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Wendy Baarda


Wendy Baarda is currently a Literacy Worker at Northern Territory Department of Education. She is an expert in, and advocate of bilingual education, writing on this subject in The impact of the biliingual program at Yuendumu, 1974-199, and A Pathway to Literacy in The Age, 2008. She also features in a 2010 conference video, Yuendumu School Two-Way Program.

At the time of her interview in the programme, Wendy was a teacher and teacher linguist at at Yuendumu Community School helping to produce Manyu Wana.

We had TV for about a year, or 2 years, and I thought it would be nice for Warlpiri children to have their own kind of show… because there are lots of English programmes for kids on the TV: they like those children’s shows and they count along with them, but everything is in English and the children are all from another culture.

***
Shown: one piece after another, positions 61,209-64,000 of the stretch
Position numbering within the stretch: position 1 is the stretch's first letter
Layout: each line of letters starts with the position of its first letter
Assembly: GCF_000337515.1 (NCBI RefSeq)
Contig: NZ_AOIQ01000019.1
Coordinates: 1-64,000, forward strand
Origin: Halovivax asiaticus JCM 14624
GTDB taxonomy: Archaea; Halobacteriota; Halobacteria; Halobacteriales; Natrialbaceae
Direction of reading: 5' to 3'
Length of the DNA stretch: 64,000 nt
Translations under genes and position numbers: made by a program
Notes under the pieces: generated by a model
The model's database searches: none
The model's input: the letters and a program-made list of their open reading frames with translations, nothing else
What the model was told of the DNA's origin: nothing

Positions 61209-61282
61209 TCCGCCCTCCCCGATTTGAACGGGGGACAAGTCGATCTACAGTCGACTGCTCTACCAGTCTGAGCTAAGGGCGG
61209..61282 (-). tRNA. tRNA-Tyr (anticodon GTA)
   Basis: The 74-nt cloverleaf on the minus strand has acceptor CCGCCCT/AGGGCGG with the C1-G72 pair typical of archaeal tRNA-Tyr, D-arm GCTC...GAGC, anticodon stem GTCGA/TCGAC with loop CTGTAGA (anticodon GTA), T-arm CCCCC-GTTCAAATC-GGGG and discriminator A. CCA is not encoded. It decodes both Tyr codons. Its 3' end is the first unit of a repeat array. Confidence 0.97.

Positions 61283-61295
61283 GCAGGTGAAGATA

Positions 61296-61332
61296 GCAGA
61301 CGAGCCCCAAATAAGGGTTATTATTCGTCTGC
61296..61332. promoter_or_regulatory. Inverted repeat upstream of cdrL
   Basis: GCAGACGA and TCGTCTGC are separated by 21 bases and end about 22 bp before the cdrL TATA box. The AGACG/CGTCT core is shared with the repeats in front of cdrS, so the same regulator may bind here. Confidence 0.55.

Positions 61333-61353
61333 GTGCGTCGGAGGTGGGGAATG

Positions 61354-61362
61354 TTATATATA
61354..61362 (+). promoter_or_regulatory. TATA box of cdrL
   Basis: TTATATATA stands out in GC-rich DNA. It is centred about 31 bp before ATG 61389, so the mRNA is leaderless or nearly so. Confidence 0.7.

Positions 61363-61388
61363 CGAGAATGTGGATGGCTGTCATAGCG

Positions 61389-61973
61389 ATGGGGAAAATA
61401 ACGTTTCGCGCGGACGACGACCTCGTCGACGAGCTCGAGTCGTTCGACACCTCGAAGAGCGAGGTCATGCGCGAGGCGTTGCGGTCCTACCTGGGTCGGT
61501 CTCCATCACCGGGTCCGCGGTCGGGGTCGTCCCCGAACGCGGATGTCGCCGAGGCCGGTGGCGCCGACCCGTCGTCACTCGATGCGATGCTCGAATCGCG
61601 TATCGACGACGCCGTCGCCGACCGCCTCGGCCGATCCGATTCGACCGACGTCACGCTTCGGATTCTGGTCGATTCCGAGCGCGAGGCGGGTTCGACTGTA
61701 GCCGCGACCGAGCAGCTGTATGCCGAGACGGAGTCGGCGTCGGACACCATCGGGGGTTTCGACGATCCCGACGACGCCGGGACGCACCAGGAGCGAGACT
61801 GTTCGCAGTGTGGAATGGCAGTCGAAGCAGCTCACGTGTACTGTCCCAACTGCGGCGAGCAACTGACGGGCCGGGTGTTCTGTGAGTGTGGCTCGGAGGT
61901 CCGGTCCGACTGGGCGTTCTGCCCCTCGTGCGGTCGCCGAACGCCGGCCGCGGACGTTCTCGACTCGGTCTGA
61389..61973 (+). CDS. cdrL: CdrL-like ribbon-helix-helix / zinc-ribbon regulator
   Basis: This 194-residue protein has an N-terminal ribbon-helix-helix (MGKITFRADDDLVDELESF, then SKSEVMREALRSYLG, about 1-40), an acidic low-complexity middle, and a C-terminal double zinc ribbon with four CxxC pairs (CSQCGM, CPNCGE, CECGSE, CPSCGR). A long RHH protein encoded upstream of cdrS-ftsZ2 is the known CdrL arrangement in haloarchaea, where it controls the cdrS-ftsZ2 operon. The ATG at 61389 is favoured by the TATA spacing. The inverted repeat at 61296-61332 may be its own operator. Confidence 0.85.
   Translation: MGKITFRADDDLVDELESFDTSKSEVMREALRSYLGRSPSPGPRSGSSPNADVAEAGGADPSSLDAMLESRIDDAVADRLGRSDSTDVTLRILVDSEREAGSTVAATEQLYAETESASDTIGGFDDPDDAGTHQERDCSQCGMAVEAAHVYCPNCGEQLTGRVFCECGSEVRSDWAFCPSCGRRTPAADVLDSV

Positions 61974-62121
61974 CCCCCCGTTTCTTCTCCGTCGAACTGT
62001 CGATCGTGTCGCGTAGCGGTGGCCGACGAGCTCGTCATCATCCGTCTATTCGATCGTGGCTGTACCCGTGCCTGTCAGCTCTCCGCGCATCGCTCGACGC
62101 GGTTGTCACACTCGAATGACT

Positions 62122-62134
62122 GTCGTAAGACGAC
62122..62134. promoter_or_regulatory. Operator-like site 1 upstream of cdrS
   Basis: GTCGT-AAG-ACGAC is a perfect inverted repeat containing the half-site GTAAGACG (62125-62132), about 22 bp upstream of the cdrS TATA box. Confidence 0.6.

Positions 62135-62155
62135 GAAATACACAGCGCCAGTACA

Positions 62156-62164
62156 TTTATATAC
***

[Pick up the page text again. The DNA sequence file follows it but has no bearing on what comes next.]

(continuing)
I think it makes children want to be like those children. Whereas if they have their own show, then all the children on it are their own people, and then they want to be like themselves…and I think that’s much healthier. I think they have lovely lifestyle here, anyway.

I think they all love to imagine themselves in a rock band…

I just write down a list of words that start with that sound, and I hand that list to David and Murray, and Joe and whoever it is, and I say ‘Go and take pictures of these’. And they usually, they pick out the things they can find, handy… The kinds like to watch it, and they seem to be willing to atch it lots of times, whereas they’re not really willing to watch words and pictures in books that many times, and not really so interested in it.

Lots of kids are still not learning to read, and there’s not a great interest in school or an interest in books, but there is a growing interest in media, and there is a lot of interest in, you know, educational programmes. So I just think that some of the money that’s now being poured into a really European type of education should go more into things Warlpiri children, and Aboriginal children, do like, and do respond to.

I think people have a right to pick and choose of our culture what they want - and I don’t see them as necessarily being destructive, because I think that people are going to choose from the modern world what they like from it, and they’ll keep from their own world what they like of that.